Another workaround: Go back to the desktop and try AnyTrans ($39.99 for a single computer), a file manager for iOS devices that has an integrated downloader supporting 900 sites, including YouTube and Facebook. It'll transfer the videos to the iPhone for you over the USB cable. Even if you don't pay for AnyTrans, the download option remains and is free forever.

Carbonite's lowest tier plan, Safe Basic, runs $6.00 /month ($71.99 /year). There are two higher tiers available as well, called Safe Plus and Safe Prime, and run $9.34 /month ($111.99 /year) and $12.50 /month ($149.99 /year), respectively. Each tier is a bit cheaper if two or three years is paid upfront. Plus, they each have a few extras over the base service like external hard drive and mirror image support.


No honorable mentions this week, as the nominations dropped off pretty sharply from these five. Some of you pointed to your own kind of franken-backup solution that made use of traditional cloud storage services like Dropbox and Google Drive in addition with desktop utilities and clients that can automatically copy whatever you want from your computer to specified files and folders in those services, which is a great option if you want the absolute ultimate in control.
Have something to say about one of the contenders? Want to make the case for your personal favorite, even if it wasn't included in the list? Remember, the top five are based on your most popular nominations from the call for contenders thread from earlier in the week. Don't just complain about the top five, let us know what your preferred alternative is—and make your case for it—in the discussions below.
If you’re looking to download a whole YouTube channel at one time, this is definitely one way that you can do it. WinX YouTube Downloader can download over 1000 URLs. Even more, it has support for different YouTube playlists and channels and even gives you the ability to record your own live videos, so this is one platform that can definitely achieve a whole lot more than you might have thought. On top of that, it doesn’t give you any kind of ads (because who wants to watch those?) and it lets you download from just about any kind of platform and into just about any kind of file.
In addition to the 5 GB free option, OpenDrive has one consumer-grade plan called Personal Unlimited. It costs $9.95 /month and offers an unlimited amount of storage space for your backed up files. Prepay for one year at $99 to bring that down to $8.25 /month. You can add an additional computer for $9.95 extra /computer, up to three extras for a total of four.
It's been a long time since we last looked at online backup tools, so we figured it was time to take another look. Earlier this week we asked you which online backup services were the best: The ones that offered the most seamless and simple backups, fast and complete restores, easy-to-use backup clients, and of course, storage for your money. You responded with a number of options, but we only have room for your top five. Here they are, in no particular order:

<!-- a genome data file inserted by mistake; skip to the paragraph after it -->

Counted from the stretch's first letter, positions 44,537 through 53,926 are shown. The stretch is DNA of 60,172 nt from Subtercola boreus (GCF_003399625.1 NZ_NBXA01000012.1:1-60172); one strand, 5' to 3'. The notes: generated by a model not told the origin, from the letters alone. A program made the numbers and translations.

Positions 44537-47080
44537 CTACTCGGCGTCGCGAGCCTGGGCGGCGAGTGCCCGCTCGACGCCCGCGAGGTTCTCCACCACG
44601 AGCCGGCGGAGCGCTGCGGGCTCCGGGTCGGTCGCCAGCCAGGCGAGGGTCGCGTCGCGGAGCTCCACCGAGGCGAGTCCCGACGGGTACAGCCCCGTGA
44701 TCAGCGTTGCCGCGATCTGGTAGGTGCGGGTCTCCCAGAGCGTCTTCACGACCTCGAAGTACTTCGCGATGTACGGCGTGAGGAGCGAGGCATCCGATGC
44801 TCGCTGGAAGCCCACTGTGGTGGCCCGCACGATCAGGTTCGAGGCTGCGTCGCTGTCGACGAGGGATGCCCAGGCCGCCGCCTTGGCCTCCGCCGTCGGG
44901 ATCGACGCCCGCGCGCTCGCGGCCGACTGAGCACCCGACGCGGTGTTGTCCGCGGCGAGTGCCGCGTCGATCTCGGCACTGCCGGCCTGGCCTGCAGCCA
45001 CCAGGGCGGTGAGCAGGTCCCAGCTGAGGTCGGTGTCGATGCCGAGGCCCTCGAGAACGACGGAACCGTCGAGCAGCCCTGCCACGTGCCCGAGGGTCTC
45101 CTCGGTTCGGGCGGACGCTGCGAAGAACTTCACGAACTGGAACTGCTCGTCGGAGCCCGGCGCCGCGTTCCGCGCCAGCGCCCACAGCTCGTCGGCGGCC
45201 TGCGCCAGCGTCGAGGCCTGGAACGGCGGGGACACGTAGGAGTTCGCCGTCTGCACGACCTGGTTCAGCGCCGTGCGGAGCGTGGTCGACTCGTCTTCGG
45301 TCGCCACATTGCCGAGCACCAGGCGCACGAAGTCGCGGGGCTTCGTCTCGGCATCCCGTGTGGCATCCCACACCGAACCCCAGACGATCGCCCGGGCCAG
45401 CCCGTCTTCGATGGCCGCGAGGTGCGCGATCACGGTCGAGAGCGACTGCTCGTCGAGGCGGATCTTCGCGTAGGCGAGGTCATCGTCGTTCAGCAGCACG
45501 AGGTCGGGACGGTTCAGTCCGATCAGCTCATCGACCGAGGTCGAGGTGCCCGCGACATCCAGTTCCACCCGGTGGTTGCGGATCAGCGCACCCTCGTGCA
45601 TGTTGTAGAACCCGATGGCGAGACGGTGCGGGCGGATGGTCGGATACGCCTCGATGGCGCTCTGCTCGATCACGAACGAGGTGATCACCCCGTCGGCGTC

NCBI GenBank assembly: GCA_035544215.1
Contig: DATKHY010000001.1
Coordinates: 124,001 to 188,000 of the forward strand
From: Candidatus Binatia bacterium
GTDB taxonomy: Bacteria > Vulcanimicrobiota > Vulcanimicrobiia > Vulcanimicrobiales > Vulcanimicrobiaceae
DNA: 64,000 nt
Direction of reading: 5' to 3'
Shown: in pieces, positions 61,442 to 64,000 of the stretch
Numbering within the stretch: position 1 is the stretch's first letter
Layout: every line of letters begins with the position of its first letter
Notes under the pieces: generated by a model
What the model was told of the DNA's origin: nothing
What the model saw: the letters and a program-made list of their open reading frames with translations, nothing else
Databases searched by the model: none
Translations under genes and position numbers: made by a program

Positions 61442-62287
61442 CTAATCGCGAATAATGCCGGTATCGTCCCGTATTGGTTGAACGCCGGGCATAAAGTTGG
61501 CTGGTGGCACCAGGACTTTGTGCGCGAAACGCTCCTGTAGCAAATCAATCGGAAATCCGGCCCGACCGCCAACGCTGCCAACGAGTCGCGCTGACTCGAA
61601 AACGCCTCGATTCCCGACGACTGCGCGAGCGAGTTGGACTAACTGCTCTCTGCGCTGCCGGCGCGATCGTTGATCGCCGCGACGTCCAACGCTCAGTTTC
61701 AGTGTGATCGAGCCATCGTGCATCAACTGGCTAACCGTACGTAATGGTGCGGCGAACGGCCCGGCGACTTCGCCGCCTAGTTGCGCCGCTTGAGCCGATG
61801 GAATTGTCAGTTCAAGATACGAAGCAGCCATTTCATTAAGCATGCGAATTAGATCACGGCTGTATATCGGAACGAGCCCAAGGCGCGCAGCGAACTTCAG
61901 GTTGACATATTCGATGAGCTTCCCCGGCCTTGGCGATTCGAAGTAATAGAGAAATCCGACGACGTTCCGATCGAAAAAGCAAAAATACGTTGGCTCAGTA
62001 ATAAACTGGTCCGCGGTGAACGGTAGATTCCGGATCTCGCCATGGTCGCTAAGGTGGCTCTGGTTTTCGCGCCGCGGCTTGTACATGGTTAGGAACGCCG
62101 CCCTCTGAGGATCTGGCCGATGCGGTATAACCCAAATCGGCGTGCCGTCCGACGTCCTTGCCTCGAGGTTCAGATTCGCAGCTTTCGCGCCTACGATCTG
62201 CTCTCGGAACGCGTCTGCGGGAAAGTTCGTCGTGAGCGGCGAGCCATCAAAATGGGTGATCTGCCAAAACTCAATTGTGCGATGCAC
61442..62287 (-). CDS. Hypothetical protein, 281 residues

SpiderOak's beauty is that it's a combination cloud syncing and storage service as well as a backup client all in one. Unlike some of the other services though, you'll have to pay for the storage you use. You get 2GB for free just for signing up, and you can get up to 10GB by referring friends. SpiderOak Plus nets you 100GB for $10/mo to use for syncing and backups, and every 100GB after that is another $10/mo. Plus, you can connect as many computers to any SpiderOak account as you want, so you're not paying by the system. You can read more about SpiderOak's plans here.

Carbonite's lowest tier plan, Safe Basic, runs $6.00 /month ($71.99 /year). There are two higher tiers available as well, called Safe Plus and Safe Prime, and run $9.34 /month ($111.99 /year) and $12.50 /month ($149.99 /year), respectively. Each tier is a bit cheaper if two or three years is paid upfront. Plus, they each have a few extras over the base service like external hard drive and mirror image support.


On YouTube we can find millions of creators who make channels with content of any genres: comedy, music, news, science fiction etc. Nowadays YouTube channel is equal to TV channel in our life. On the other hand, sometimes we want to watch our favorite video offline: in subway or airplane with our iPad or on HD TV. Many programs or websites offer to download video from YouTube, but 4K Video Downloader can download whole YouTube channels in one click! Learn how to do it in the next step-by-step guide.

In tests, I had to make a switch from MP4 to MKV format to get my test video to download in 4K. 4KVD snagged the 579.4MB file in about 43 seconds. It defaults back to 1080p HD, so I made the same switch when downloading an Ultra High Definition (8K) playlist. If you enable the Smart Mode and its pre-sets, 4K Video Downloader can then do one-click downloads to your favorite format. If you want to download more than 25 videos at a time or subscribe to YouTube channels to instantly download the latest, that requires the $15 paid version. Playback of the MKV file via VLC Media Player was flawless.
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